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Blog Posts

First Aid in the Rainforest

April 16, 2015

On February 11, 2015, the shaman Korotai Puumona escorted sixth-grade students from the public school in Kwamalasamutu into Suriname’s deep rainforest interior. During the walk, Korotai–an active participant in ACT’s “Shamans and Apprentices” program–introduced the students to a range of medicinal plants. They learned about their forests’ rich ethnobotanical wealth as Korotai pointed out species that are used to disinfect wounds, stem bleeding, treat snake and spider bites, and more.

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Children’s Book Festival, We Have Arrived

April 16, 2015

On March 23, 2015, the Children’s Book Festival launched in Suriname’s capital city of Paramaribo. At 8:30 a.m., ACT’s Katia Delvoye received the first group of students for “A Journey to South Suriname”—an interactive experience in which students learn about the traditional knowledge of the indigenous and tribal communities of their nation’s rainforest interior.

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On the Way to the Matawaai

April 16, 2015

Since the early 1990’s, ACT has worked with indigenous peoples to create ethnographic maps of their traditional lands. These maps not only catalog important locations for indigenous communities, but also serve in the ongoing dialogue over land rights for indigenous and Maroon peoples.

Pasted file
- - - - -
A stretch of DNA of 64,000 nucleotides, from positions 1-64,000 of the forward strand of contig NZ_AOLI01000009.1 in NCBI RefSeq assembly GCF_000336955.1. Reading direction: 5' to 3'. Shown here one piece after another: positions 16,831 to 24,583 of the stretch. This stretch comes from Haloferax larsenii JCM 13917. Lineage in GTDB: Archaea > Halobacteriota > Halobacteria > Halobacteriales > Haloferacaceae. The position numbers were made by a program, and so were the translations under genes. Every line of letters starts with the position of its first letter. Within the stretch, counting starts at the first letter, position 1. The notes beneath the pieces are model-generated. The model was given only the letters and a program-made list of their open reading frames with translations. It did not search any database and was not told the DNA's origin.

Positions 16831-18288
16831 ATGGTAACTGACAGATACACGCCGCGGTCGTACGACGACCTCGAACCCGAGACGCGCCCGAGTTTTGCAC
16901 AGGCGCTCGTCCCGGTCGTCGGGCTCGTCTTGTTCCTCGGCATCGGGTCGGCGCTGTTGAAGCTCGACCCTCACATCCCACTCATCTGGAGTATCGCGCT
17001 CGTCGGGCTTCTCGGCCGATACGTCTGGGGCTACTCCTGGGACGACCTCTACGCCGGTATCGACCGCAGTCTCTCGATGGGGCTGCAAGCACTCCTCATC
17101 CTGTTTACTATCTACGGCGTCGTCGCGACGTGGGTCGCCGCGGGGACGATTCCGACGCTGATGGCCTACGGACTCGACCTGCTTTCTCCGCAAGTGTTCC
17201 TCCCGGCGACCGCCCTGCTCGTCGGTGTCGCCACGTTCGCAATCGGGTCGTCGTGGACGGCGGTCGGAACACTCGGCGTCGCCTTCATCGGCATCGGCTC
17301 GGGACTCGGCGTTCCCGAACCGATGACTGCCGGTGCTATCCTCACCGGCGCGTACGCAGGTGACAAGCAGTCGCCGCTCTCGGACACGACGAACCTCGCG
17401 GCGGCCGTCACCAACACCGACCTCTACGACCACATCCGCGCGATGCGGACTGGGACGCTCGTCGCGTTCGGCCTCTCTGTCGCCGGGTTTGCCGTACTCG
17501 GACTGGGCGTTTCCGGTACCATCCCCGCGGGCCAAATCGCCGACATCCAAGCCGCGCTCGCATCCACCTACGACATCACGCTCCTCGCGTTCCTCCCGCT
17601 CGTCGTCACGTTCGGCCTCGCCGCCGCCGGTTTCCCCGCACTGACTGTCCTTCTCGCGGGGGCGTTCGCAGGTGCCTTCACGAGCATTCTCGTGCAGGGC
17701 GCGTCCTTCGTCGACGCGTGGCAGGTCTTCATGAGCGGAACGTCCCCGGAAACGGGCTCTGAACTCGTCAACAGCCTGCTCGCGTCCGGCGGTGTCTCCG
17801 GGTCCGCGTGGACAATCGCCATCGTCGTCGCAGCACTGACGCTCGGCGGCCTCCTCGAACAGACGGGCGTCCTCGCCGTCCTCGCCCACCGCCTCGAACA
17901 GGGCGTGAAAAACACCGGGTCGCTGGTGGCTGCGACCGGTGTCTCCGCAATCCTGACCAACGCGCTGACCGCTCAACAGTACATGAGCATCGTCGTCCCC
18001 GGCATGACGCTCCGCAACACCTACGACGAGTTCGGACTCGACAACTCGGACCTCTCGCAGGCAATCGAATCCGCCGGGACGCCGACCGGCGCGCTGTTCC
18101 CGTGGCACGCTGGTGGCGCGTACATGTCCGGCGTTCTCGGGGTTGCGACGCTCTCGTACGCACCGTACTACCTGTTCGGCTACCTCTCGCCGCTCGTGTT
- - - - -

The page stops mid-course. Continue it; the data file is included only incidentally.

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To Build a Tukuispan

April 15, 2015

Kwamalasamutu awakens. The first sunrays break through the clouds and light on thatched roofs in the tiny Surinamese rainforest village. A few residents are already on their way to wash themselves in the river. Mist still hangs in the air. Suddenly, we hear a voice over the village loudspeaker. It’s Granman Asongo Alalaparu. Per the daily ritual, he makes the morning announcements. Today—as for the last two weeks—the big project is building the community’s new Tukuispan. And everyone is expected to help.

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